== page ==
Plant and Soil

, Volume 320, Issue 1–2, pp 169–179 | Cite as

Responses of Pinus halepensis growth, soil microbial catabolic functions and phosphate-solubilizing bacteria after rock phosphate amendment and ectomycorrhizal inoculation

  • L. Ouahmane
  • J. C. Revel
  • M. Hafidi
  • J. Thioulouse
  • Y. Prin
  • A. Galiana
  • B. Dreyfus
  • R. DuponnoisEmail author
Regular Article


We examined the effects of an ectomycorrhizal (EM) fungus, Pisolithus sp., on of the growth of Pinus halepensis (Allepo pine) seedlings, soil microbial functions and rock phosphate solubilization in a un-disinfected soil amended or not with a Moroccan rock phosphate. Allepo pine seedlings were inoculated with an EM fungus (Pisolithus sp. strain PH4) isolated from a P. halepensis plantation and selected for its high ability to mobilize P from an inorganic form of phosphate. After 4 month’s culture in a disinfected substrate, plants were transferred in 10 l-containers filled with a natural forest soil and amended or not with rock phosphate powder. After 12 month’s culturing, the growth, needle nutrient concentrations of P. halepensis plants were measured. Soil microbial catabolic diversity was assessed by measuring CO2 production of substrate induced respiration responses. Fluorescent pseudomonads were isolated from each soil treatment and tested in axenic conditions for their ability to solubilize a source of inorganic phosphate. The results clearly showed that (i) P. halepensis growth was greatly promoted by the presence of the ectomycorrhizal fungus Pisolithus strain PH4 in a disinfected soil/vermiculite mixture and in a non disinfected soil, (ii) ectomycorrhizal inoculation induced significant changes in the functions of soil microbial communities and selected microorganisms potentially beneficial to the plant growth (i.e. phosphate-solubilizing fluorescent pseudomonad) and (iii) rock phosphate solubilisation was mainly dependent on EM inoculation and mycorrhizosphere microorganisms. These results were in accordance with previous studies where it was demonstrated that EM symbiosis has a beneficial effect on plant growth through a direct effect on the host plant but also an indirect effect via a selective pressure on soil microbiota that favours microorganisms potentially beneficial to plant growth.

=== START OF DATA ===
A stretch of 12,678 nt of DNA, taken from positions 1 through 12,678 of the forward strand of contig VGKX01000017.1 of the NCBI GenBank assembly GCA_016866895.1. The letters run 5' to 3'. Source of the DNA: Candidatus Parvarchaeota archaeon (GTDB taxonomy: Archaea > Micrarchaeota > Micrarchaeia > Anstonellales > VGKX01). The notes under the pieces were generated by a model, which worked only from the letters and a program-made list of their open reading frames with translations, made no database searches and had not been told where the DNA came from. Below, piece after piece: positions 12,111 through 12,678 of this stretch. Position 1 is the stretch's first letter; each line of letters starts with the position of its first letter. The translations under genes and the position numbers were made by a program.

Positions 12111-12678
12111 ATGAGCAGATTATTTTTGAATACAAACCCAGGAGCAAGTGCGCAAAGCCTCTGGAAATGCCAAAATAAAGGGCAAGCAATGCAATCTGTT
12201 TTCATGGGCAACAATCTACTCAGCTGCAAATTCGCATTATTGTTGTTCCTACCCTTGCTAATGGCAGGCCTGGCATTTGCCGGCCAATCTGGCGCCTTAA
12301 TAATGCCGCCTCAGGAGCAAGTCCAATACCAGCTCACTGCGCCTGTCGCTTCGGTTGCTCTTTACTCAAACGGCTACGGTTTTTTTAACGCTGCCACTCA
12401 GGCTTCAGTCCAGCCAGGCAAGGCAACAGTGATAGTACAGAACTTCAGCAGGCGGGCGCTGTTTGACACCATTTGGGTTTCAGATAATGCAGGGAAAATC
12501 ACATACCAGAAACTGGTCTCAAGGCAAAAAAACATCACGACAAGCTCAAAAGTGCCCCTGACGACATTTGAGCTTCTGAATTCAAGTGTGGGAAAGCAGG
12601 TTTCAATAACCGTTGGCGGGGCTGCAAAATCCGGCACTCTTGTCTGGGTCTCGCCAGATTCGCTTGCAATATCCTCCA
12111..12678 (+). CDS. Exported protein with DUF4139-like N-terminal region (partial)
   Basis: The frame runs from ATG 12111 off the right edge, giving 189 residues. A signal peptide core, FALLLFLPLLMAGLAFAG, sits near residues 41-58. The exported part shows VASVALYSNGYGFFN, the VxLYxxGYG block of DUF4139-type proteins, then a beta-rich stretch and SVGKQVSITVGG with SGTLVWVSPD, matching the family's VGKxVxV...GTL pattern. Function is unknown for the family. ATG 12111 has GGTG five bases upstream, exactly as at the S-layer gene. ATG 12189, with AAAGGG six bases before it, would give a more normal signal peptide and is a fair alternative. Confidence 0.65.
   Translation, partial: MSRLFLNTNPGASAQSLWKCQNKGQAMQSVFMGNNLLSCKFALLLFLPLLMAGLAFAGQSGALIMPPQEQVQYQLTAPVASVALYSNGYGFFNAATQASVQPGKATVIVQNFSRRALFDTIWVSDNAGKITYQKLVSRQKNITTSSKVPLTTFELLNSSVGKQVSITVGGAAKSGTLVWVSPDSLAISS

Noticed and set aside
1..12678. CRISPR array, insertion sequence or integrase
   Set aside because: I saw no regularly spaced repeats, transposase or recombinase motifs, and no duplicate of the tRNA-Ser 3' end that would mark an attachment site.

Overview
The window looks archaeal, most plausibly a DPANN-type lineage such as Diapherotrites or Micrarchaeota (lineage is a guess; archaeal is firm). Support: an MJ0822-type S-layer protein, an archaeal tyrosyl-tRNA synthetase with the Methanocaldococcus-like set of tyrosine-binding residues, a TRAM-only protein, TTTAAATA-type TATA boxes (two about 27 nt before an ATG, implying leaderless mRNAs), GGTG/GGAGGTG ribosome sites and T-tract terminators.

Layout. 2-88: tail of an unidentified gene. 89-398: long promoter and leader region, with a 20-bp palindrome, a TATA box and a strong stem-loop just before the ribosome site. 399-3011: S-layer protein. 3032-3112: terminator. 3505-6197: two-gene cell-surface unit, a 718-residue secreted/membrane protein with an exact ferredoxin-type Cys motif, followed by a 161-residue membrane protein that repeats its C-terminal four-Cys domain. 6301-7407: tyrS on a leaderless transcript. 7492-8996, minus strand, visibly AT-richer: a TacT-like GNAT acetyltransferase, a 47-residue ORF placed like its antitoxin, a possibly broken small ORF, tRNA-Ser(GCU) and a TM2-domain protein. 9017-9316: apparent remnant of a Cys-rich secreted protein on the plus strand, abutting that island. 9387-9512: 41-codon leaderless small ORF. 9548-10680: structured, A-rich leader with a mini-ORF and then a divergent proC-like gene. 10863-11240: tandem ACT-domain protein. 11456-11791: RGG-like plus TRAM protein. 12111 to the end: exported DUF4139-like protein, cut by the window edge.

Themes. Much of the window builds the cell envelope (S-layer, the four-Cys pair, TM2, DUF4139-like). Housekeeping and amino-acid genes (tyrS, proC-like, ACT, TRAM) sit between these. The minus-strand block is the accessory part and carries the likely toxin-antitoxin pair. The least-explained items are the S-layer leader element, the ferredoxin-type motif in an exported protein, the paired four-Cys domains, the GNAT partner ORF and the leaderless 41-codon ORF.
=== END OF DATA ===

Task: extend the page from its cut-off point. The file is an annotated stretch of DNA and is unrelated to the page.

Bacteria Ectomycorrhizosphere effect Fluorescent pseudomonads Pinus halepensis Pisolithus sp. Rock phosphate Soil functional abilities Morocco 



This work was funded by the Moroccan-France PRAD programme (PRAD 05/12). Programme de Recherche Agronomique pour le Développement) and by IRD (Institut de Recherche pour le Développement (Jeune Equipe Associée à l’IRD, JEAI « Usen »).


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Copyright information

© Springer Science+Business Media B.V. 2009

Authors and Affiliations

  • L. Ouahmane
    • 1
    • 2
  • J. C. Revel
    • 3
  • M. Hafidi
    • 1
  • J. Thioulouse
    • 4
  • Y. Prin
    • 5
  • A. Galiana
    • 5
  • B. Dreyfus
    • 6
  • R. Duponnois
    • 6
    • 7
    Email author
  1. 1.Laboratoire Ecologie et Environnement, Faculté des Sciences SemlaliaUniversité Cadi AyyadMarrakechMaroc
  2. 2.Direction Régionale des Eaux & Forêts du Haut AtlasMarrakechMaroc
  3. 3.Ecole Nationale Supérieure Agronomique de Toulouse, Castanet-Tolosan, Eco. Lab., UMR 5245, CNRS-UPS-INPTToulouseFrance
  4. 4.Laboratoire de Biométrie et Biologie Evolutive (UMR 5558); CNRS; Univ. Lyon 1Villeurbanne CedexFrance
  5. 5.CIRAD. UMR 113 CIRAD/INRA/IRD/SUP-AGRO/UM2. Laboratoire des Symbioses Tropicales et Méditerranéennes (LSTM). TA10/J, Campus International de BaillarguetMontpellierFrance
  6. 6.IRD. UMR 113 CIRAD/INRA/IRD/SUP-AGRO/UM2. Laboratoire des Symbioses Tropicales et Méditerranéennes (LSTM). TA10/J, Campus International de BaillarguetMontpellierFrance
  7. 7.IRD. Laboratoire Commun de Microbiologie IRD/ISRA/UCAD. Centre de Recherche de Bel AirDakarSénégal

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